Getting out for a run can be the mental release you need from everything else going on around you.
Some people have favourite routes – trails or running courses that they just can’t wait to run anytime they schedule an outing or escape there. I’m the contrary to this idea by adoring the familiar. Doing a lot of the same runs, days and weeks at a time, shows me that I’m building on a foundation where I can view progress.
If anything, I have least favorite running routes and locations. These are the places where you know you have to run, but it really makes getting up early in the morning or getting out at any time that much more difficult.
And this thought stuck with me when I had to travel home.
There’s always been a mental snag for me when it comes to running in the place I grew up. A run where I live feels breezy and like common practice, but when I’m back in my hometown, squeaking out a short run is a chore.
It’s not that the rolling hills of my hometown are tougher by any means. I started off as a runner there – doing it more out of necessity to stay in shape for other sports in high school than actually loving the escape it brings me now. Whether it’s the now defunct 5K route around town or my old cross-country course, they always seem to feel like the longest runs ever.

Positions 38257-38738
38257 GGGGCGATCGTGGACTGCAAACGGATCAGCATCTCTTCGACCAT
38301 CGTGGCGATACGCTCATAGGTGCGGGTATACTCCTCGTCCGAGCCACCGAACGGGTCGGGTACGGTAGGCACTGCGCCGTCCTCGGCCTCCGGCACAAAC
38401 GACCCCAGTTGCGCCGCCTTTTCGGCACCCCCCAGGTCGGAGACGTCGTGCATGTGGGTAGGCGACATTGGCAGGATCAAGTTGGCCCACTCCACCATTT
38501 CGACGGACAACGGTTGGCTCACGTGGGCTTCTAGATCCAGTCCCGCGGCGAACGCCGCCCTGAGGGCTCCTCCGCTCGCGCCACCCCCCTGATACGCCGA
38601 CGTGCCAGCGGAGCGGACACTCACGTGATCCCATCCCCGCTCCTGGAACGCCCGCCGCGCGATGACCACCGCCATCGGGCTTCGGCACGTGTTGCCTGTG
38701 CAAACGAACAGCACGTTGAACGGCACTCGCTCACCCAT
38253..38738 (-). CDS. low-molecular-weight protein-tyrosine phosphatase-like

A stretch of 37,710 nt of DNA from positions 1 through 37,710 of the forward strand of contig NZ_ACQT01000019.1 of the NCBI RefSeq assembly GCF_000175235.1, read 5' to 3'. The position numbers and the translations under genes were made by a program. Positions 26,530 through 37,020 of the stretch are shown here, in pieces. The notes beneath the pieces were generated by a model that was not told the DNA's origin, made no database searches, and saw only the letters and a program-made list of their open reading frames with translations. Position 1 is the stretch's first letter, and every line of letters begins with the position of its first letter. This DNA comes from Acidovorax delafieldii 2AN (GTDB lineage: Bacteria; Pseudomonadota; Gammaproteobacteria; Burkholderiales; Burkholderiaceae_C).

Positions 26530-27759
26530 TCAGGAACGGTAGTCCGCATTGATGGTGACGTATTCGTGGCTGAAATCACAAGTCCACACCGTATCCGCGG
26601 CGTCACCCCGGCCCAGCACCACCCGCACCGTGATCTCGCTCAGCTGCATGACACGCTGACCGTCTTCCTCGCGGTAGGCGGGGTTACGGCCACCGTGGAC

Upsetting family issues were the reason for my sojourn back home this weekend, and the thought of a scheduled 19 km – with 6km at half marathon pace – didn’t move me like a quality workout normally would.
Lots of internal fighting went on during my five-hour car ride home. My body would probably become rigid from being stuck in a vehicle all evening, allergies forced many sneezes and coughs and I was running on very little sleep from the night before.
“You should just take a couple zeroes this weekend,” I mumbled to myself several times.
I also kept thinking of a long, frustrating 22km run the last time I was home. Remembering that slog forced me into the belief that the 19km run in the morning would, once again, end up feeling like a waste.
I slept (poorly, again) that night, but woke up early to a gorgeous sunrise over the lush, green hills that I know so well. The temperature took a sharp drop on Saturday morning and a cool fog lingered over the river just down the road.
“I can’t pass this up,” I thought as a grinding day lay ahead. I slipped into my gear, headed to another one of those not-so-fun routes, and banged out my 19 kilometres. Somehow, it wasn’t only the best run I’ve ever had at home, it was the best I’ve felt during this specific tempo workout while marathon training.
The key? More so than the perfect temperature, I think, was knowing that the run could be an escape. If I could harness my mind to do nothing but think about the run ahead – not work to do or, more pressing, a family loss that seemed hard to fathom – for 90 minutes, then I would have some control over a world that often feels to be spinning too fast.
Every run has that opportunity, and I’m glad I saw that.